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This article is part of the supplement: The ISIBM International Joint Conferences on Bioinformatics, Systems Biology and Intelligent Computing (IJCBS)

Open Access Research

Prioritization of disease microRNAs through a human phenome-microRNAome network

Qinghua Jiang1, Yangyang Hao1, Guohua Wang1, Liran Juan1, Tianjiao Zhang1, Mingxiang Teng1, Yunlong Liu2 and Yadong Wang1*

Author Affiliations

1 Center for Biomedical Informatics, School of Computer Science and Technology, Harbin Institute of Technology, Harbin, Heilongjiang, 150001, China

2 Center for Computational Biology and Bioinformatics, Indiana University School of Medicine, Indianapolis, IN 46202, USA

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BMC Systems Biology 2010, 4(Suppl 1):S2  doi:10.1186/1752-0509-4-S1-S2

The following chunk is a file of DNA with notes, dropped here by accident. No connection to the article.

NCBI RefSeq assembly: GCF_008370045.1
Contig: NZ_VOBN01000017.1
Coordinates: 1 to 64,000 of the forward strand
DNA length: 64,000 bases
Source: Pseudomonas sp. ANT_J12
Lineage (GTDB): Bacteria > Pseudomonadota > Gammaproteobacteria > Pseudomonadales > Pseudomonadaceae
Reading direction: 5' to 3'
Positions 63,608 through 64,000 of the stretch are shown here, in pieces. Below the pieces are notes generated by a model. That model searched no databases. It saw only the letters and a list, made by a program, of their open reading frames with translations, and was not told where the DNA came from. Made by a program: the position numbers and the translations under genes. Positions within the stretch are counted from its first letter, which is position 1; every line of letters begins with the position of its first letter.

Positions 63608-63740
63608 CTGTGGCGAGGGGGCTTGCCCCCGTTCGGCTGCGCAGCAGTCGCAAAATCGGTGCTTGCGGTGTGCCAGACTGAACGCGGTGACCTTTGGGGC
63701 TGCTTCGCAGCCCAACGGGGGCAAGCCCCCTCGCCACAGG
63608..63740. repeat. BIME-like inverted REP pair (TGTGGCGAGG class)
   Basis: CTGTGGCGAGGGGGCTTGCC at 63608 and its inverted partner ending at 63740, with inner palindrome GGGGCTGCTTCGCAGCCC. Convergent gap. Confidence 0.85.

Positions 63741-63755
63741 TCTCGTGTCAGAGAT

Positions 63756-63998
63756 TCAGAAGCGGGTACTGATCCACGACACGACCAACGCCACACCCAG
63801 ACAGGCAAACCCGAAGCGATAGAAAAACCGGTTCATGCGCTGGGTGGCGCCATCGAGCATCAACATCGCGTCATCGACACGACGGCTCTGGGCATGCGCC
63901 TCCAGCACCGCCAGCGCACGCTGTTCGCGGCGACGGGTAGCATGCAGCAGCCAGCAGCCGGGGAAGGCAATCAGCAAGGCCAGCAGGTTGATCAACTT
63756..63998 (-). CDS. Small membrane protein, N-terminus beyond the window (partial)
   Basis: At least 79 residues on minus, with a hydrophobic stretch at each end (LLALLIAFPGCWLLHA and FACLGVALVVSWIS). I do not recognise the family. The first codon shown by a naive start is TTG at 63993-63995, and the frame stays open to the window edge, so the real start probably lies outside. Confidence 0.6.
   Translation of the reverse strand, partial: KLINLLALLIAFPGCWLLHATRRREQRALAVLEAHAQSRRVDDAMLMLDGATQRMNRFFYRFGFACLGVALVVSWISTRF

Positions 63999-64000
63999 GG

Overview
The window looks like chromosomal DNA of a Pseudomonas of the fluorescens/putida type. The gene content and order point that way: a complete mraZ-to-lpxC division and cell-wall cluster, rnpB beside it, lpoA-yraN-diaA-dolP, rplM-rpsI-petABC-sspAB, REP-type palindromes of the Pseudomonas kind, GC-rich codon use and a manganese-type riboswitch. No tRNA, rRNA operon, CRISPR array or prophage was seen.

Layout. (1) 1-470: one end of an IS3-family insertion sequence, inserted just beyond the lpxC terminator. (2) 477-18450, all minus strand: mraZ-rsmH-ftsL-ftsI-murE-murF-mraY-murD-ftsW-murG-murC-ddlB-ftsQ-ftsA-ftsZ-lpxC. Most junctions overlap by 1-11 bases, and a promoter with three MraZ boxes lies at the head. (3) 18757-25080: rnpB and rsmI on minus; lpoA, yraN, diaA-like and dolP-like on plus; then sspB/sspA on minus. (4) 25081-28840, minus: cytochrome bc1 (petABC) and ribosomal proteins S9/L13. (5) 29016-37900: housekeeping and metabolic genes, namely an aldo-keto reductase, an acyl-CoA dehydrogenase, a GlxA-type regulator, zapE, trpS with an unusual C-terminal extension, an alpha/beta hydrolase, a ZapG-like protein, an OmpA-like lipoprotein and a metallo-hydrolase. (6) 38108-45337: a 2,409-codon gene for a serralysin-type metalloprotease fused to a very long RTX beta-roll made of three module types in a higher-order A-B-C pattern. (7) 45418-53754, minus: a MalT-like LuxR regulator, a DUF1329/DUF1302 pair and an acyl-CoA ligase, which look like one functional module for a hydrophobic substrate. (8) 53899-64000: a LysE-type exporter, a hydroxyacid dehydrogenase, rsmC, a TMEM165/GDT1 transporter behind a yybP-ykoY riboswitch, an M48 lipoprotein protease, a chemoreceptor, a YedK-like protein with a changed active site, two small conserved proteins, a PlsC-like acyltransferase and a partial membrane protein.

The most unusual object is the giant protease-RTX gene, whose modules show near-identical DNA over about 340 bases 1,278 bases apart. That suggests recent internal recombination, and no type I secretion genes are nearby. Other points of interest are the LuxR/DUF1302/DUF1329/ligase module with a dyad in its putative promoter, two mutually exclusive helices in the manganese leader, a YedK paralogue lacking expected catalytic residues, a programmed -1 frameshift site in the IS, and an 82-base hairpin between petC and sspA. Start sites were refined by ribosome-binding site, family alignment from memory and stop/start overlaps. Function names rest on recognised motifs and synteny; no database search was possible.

Published: 28 May 2010

Abstract

Background

The identification of disease-related microRNAs is vital for understanding the pathogenesis of diseases at the molecular level, and is critical for designing specific molecular tools for diagnosis, treatment and prevention. Experimental identification of disease-related microRNAs poses considerable difficulties. Computational analysis of microRNA-disease associations is an important complementary means for prioritizing microRNAs for further experimental examination.

Results

Herein, we devised a computational model to infer potential microRNA-disease associations by prioritizing the entire human microRNAome for diseases of interest. We tested the model on 270 known experimentally verified microRNA-disease associations and achieved an area under the ROC curve of 75.80%. Moreover, we demonstrated that the model is applicable to diseases with which no known microRNAs are associated. The microRNAome-wide prioritization of microRNAs for 1,599 disease phenotypes is publicly released to facilitate future identification of disease-related microRNAs.

Conclusions

We presented a network-based approach that can infer potential microRNA-disease associations and drive testable hypotheses for the experimental efforts to identify the roles of microRNAs in human diseases.